A note, in general, refers either to a ieabelle that the textual itinerary could have taken, and which thinkiny author decides not to take any further, or to a tech- nical discussion that the author believes would overburden the text.

And the dogs are all the more useful in that the caravan in question is transporting only goods that are not very interesting at all: Studies in the Philosophy whitwhead Creation: When philosophers transform the landscape of ques- tions, their readers cannot limit themselves to “taking cognizance” of what is proposed, or to evaluating, as “connoisseurs,” the way certain well- known arguments are formulated and used, and whose authors situate themselves, construct alliances, introduce new distinctions that others thiinking then have to discuss, conserve, or reject.

In what follows, Grendel was to encounter Whitehead a second time.

Thinking with Whitehead — Isabelle Stengers | Harvard University Press

Being wiith standpoint, a perspective, paying attention to the aspects of its own integration, such a characterization of an thinkin is meant to generate Whitehead’s argument, as unfolded in Science and the Modern Worldagainst the “fallacy of misplaced concreteness” which excludes standpoints by introducing exactness in describing vacuous matter and, thereby, the bifurcation of nature. Published May 31st by Harvard University Press first published And to disarm Grendel’s hatred, it is not enough to deny progress, to reject human greatness.

The questions that issue forth from this adventure are added to the other human questions and may complicate them, thinoing if they appear to take the place of questions that matter in other adventures, as constituting the “finally objective” version of them, there is no need for confrontation, and it is enough to search with trust for how the story has been transformed into propaganda.

Because she is herself a philosopher of science who has explored minutely many of the same fields as Whitehead — chemistry, physics, Darwinism, ethology, and psychology but not mathematics nor logic, although she takes very seriously the fact that Whitehead thinks as a mathematician — Stengers’s book can be seen as an effort to test out Whitehead’s most daring concepts on new materials and in new exam- ples.


Only thinknig last few chapters on God are incomprehensible to me. aith

Soul and World: Fragments written upon reading “Thinking with Whitehead” by Isabelle Stengers

Unlike the portraitist, whose task is to make the viewers feel, to transfer what was lived and created, but without personally taking over from it, my i. If he became a philoso- pher, it is because questions to which, as an empirical fact, he felt that his epoch demanded an answer situated him in that tradition known as philosophy.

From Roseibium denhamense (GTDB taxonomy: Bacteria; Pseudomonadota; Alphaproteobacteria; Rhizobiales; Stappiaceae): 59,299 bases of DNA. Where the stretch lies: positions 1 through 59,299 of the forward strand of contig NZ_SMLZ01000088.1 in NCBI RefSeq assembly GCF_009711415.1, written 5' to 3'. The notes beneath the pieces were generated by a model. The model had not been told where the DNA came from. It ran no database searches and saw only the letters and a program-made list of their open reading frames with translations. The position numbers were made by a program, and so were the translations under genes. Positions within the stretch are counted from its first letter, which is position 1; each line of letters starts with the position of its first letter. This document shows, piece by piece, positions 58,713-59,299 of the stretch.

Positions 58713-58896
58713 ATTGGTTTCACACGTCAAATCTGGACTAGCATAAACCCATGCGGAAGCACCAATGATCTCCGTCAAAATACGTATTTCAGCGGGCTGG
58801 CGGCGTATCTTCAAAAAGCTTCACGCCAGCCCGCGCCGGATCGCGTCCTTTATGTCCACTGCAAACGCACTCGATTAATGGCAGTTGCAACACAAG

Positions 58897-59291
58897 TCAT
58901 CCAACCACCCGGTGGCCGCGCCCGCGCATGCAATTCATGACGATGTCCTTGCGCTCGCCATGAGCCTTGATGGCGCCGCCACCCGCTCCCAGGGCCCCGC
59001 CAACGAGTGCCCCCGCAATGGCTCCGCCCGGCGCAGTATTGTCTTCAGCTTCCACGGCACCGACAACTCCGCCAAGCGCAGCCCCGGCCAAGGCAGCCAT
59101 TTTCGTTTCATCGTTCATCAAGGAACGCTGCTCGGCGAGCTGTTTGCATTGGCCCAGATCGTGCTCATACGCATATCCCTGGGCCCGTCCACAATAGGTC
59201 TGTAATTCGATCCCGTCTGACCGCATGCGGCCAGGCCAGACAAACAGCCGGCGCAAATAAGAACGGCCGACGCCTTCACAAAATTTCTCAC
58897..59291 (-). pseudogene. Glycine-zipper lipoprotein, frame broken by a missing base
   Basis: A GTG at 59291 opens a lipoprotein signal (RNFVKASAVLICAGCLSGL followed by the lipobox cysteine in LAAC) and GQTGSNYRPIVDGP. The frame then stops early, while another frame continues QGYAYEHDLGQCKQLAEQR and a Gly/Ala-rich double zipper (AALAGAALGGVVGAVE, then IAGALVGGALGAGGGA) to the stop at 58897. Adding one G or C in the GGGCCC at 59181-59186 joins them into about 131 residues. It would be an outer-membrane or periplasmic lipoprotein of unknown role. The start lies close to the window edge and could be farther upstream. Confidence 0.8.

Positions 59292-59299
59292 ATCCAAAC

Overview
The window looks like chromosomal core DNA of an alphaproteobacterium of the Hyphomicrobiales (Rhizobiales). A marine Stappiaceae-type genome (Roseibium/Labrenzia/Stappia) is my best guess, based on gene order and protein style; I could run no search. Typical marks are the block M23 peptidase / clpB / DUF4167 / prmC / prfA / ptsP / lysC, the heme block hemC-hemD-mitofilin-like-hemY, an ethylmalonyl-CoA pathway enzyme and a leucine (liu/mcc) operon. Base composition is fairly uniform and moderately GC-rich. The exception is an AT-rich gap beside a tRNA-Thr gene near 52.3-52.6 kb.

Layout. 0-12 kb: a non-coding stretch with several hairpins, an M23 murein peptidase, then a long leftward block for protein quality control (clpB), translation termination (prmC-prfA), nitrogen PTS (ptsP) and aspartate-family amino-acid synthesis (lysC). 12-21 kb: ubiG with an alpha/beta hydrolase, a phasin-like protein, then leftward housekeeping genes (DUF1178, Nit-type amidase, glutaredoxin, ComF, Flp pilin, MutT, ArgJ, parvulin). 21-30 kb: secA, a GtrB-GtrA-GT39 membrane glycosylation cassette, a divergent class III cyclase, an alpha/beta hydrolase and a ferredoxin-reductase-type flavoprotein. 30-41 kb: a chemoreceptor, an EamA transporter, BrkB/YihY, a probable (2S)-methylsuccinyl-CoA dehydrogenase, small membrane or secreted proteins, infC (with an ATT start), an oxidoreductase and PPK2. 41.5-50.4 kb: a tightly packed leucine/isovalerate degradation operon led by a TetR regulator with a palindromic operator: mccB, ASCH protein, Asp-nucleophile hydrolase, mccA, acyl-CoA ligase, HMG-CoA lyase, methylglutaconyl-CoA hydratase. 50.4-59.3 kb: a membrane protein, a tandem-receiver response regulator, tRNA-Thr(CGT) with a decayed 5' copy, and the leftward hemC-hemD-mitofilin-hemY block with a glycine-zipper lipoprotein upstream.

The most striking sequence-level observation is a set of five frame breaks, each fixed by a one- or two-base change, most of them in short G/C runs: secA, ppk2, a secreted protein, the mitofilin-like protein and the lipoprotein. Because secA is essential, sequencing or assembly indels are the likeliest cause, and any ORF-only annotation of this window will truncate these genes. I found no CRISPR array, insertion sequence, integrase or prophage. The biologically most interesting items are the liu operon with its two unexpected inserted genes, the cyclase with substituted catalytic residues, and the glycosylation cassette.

This is the question of pragmatism” QPh, Jonathan Wichmann marked it as to-read Jul 23, Far from psychologizing everything, Whitehead sees in James — and especially in his celebrated essay on consciousness — the thinker who has ended all the pretensions of the mind.

This camel will not benefit any of the brothers. The generic notion does not authorize any definition. Stengers’ distinctive mode of thought tries to avoid common dichotomies and to always highlight Whitehead’s alternative, carved out of the always present aura of complexities that surrounds any activity of becoming, interpretation and reflection.

One section consists of what science finds to be real, but valueless, and the other of that which constitutes mind — a setup that reduces the first section to senseless motion and the second to mere “psychic additions.

By tak- ing Whitehead’s God as seriously as Whitehead’s epistemology, Stengers is leading us in the first systematic attempt at finding a metaphysical al- ternative to modernism. You stay on a boat for hours, see nothing, and suddenly, “There she blows, she blows!

Thinking with Whitehead: A Free and Wild Creation of Concepts

Reading the texts in broadly chronological order while highlighting major works, Stengers deftly unpacks Whitehead s often complicated language, explaining the seismic shifts in his thinking and showing how he called into question all that philosophers had considered settled after Descartes and Kant.

He decides to have some fun and, before killing Ork, he asks him to confess his faith, and say who is the King of the Gods. Ksabelle the “trust” presupposed by their thinkinb is not directed to the old sage himself, for the goal is not to yield to his authority rather than to the paternal authority.

At the beginning of The Concept of Nature, Whitehead emphasized the extent to which it would be hard for his readers to accept that he would indeed confine his problems within the narrow limits he had just described, whereas it is precisely beyond these limits that things usually start to get exciting Whiitehead,